FIG. 1 illustrates a lighting fixture having an adjustable beam focus generally designated by reference numeral 100. The lighting fixture 100 includes a stem in the form of a generally elongated tubular post 102 with a first end and a second end, the first end to which is attached to the lower end of the socket housing 106, a cylindrically-shaped lens 108 (not shown in FIG. 1) disposed in the upper end of socket housing 106, and a symmetrically flared reflector/reducer 110. Post 102, socket housing 106 and reducer/reflector 110 are preferably made of a durable and aesthetically pleasing material, such as copper. Other corrosion resistant materials may be used as well, including stainless steel, anodized aluminum, powder-coated or painted metal, or high temperature plastics or composites.
The elements of lighting fixture 100 are shown in FIG. 2. Tubular post 102 has a first (upper) end, a second (lower) end, and a substantially hollow interior 142 through which electrical wires 127, 128 pass to provide connection to the voltage source. Base connector 104, which has a lamp end and a base end which closely fits within the first end of post 102, retains the electrical components, i.e., the lamp 116 and socket 120, of lighting fixture 100 in a fixed position relative to post 102. The lower end of socket housing 106, which encloses the first end of post 102 and base connector 104, has a first diameter adapted to be slidably mounted over the outside of the first end of post 102. The upper end of socket housing 106 has a second diameter larger than the first diameter, and a flared center section connects the lower and upper end. Alternatively, the upper and lower sections of socket housing 106 can be stepped, or other variations can be selected to alter the aesthetics of the fixture. The second end of base connector 104 has an outer diameter adapted to be interference-fit within the inner diameter of post 102. Diagonal slot 112, in cooperation with locking screw 114, converts rotation of socket housing 106 relative to post 102 into an axial motion, whereby socket housing 106, diffuser lens 108 and reflector/reducer 110 are raised or lowered relative to tube 102. In an alternate embodiment, the slot can be straight, running along a line parallel to the longitudinal axis of the fixture. In this embodiment, socket housing 106 can be moved relative to post 102 by loosening locking screw 114 and sliding socket housing 106 in the desired axial direction.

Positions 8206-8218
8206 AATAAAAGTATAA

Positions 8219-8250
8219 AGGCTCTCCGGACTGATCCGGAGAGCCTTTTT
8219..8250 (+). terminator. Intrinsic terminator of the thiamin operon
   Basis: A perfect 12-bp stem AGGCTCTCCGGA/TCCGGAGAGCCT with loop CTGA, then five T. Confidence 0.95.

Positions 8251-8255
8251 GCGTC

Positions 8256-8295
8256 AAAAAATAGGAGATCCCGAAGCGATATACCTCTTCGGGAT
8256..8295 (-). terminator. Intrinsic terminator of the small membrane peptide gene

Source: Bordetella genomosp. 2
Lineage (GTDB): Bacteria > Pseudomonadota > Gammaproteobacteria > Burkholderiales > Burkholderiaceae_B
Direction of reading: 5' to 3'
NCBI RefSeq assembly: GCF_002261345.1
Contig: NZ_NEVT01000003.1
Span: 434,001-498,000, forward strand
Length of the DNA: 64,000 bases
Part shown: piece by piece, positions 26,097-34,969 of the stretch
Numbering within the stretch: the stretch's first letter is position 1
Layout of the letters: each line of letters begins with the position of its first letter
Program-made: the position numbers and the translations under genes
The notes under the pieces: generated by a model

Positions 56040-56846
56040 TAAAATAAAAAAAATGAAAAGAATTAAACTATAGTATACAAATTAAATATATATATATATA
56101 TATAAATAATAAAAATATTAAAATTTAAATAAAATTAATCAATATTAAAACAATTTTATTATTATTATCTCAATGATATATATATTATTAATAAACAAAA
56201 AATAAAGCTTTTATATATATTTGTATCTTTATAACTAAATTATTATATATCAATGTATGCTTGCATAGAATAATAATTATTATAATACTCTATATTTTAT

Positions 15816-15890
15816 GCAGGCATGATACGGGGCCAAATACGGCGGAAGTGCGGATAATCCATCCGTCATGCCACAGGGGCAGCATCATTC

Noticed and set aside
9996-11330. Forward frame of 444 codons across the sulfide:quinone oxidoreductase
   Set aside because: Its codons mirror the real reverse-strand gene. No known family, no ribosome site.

Locking screw 114 passes through bore 144 in post 102 and threadably engages threaded bore 140 of base connector 104 to create a robust fit between the screw and threaded bore. Fasteners other than a screws may be used, to provide all or a part of the function of screw 114. For example, the fastener can be a fixed pin or peg extending from the post and base connector to provide the function of guiding the slot 112 to raise and lower the reflector relative to the lamp, however, such a fixed pin will not allow the socket housing to be tightened down to prevent movement. In such an embodiment, it may be sufficient to ensure a close fit between the inner diameter of the socket housing and the outer diameter of the post such that friction, alone, may be sufficient to strongly resist movement unless a deliberate rotational force is applied. To provide another example, the fastener can be a spring-loaded button which releases and permits rotation or removal of the socket housing from the post only when the button is depressed. Other variations will be apparent to those of skill in the art.
In the preferred embodiment, locking screw 114 is a conventional slotted machine screw. Counter-clockwise rotation of screw 114 loosens the screw, releasing the tension exerted by the screw against socket housing 106. This release of tension allows socket housing 106 to be slidably rotated about the first end of post 102. rotation. Conversely, the clockwise rotation of screw 114 tightens the screw into threaded bore 140, locking socket housing 106 to post 102.
A cylindrical lens 108 surrounds halogen lamp 116 and has an outer diameter adapted to provide an interference fit within the upper cylinder of socket housing 106. Lens 108 can be transparent or translucent glass, plastic or like material, preferably impact resistant and capable of withstanding outside environmental conditions. In the preferred embodiment, lens 108 is a frosted, tempered glass to provide uniform diffusion and optimal tolerance of moisture, temperature and sunlight exposure. It may be desirable to use a silicone-based adhesive at the union of lens 108 and socket housing 106 to further provide a seal against moisture intrusion. Symmetrically flared reflector/reducer 110 is mounted concentrically atop lens 108 and fixed in place with the application of a silicone-based or similar adhesive 150 that can create a watertight seal. In the preferred embodiment, at least two applications of the adhesive are applied in order to seal the resulting compartment from infiltration by moisture that can accelerate corrosion of the internal components of the fixture. Due to the flexible nature of the adhesive, an ample application of adhesive can also act as a shock-absorber to reduce the possibility of lens breakage when the fixture is struck or jarred, and allows for factory-precise assembly of the lighting fixture to be maintained during field installation while still allowing access to the interior of the fixture.